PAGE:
My name is Wade Lanning. I am a Materials Scientist, Data Scientist, and educator based in the Seattle area. This website is my portal for sharing my projects and educational materials online.
Light can have any arbitrary wavelength, yet we can trick the human eye into thinking it sees a real image by mixing just three wavelengths corresponding to red, green, and blue light. When I was presented with the problem of measuring color, I wound up learning a lot about how human vision works.
- Part 1: Setting Up the Problem
- Part 2: The Visible Spectrum vs 3-Channel RGB Color
- Part 3: The Observer Functions
Research Team Management Automation
In the summer of 2018, I had a large research campaign to conduct and three undergraduate assistants to get it done. I needed a mechanism to organize the large amount of data we would generate as well as a strategy for guiding my team. So I used one problem to solve the other: I developed a management strategy and software tools which used my data management strategy to help me direct the team’s day-to-day activities.
K: The Stress Intensity Factor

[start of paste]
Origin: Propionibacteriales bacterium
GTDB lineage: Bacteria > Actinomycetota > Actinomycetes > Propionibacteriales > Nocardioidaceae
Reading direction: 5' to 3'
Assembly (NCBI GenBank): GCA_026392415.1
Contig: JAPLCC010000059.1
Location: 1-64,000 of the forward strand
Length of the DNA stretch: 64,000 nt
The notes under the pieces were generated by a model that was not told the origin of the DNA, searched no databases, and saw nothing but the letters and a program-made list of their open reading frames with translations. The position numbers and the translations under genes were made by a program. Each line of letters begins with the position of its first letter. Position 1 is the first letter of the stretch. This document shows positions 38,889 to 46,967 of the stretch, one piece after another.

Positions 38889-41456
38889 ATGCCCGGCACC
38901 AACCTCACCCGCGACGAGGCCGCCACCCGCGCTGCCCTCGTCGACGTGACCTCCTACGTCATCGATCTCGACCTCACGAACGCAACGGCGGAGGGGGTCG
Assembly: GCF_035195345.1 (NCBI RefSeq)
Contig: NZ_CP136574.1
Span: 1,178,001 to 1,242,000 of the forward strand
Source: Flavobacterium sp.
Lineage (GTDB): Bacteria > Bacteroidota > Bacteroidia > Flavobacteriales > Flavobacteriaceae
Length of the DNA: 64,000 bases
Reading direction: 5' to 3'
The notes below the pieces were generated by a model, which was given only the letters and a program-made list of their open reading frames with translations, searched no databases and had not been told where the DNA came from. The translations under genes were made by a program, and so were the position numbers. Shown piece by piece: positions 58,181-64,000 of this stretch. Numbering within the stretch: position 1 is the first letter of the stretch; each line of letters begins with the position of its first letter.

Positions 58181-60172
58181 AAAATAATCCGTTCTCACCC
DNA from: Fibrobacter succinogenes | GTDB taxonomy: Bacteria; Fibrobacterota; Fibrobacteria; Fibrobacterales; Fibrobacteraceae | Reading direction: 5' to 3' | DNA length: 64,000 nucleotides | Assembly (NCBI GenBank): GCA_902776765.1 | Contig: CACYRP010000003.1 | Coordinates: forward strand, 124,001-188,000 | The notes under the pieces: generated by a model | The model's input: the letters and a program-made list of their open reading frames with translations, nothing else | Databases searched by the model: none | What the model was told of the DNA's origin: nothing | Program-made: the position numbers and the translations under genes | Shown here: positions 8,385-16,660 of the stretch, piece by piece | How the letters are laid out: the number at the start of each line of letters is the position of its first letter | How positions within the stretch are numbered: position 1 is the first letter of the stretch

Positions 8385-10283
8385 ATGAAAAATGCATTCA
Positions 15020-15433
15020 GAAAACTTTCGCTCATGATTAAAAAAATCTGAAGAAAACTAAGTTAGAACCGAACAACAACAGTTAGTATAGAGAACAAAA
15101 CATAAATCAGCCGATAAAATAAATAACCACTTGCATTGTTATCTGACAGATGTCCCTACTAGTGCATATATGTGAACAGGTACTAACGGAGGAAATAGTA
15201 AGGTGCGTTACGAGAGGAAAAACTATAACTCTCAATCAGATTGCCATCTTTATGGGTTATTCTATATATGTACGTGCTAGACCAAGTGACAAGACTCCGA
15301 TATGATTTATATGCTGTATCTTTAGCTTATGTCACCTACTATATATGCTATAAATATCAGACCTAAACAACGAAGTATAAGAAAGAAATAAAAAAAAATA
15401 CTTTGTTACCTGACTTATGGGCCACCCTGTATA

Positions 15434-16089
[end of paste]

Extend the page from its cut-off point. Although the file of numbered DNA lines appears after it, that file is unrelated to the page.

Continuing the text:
The stress intensity factor, K, is commonly used a measurement of a material’s fracture toughness, i.e. the degree to which that material resists the spread of a crack. However, K relates to a very specific set of conditions from linear-elastic deformation theory. This post explains how K is related to a specific theory and set of conditions, and why it is important to keep those assumptions in mind when considering using K as a fracture toughness measurement.
The Silly π Question
π is an irrational number with endless number of decimal places, and it is an important constant in practically every branch of mathematics and science. Wrapping your head around the idea of an infinite decimal can be tough. This post is an attempt to clear things up by attacking the very silly, but interesting, question: what happens when we try to write π backwards?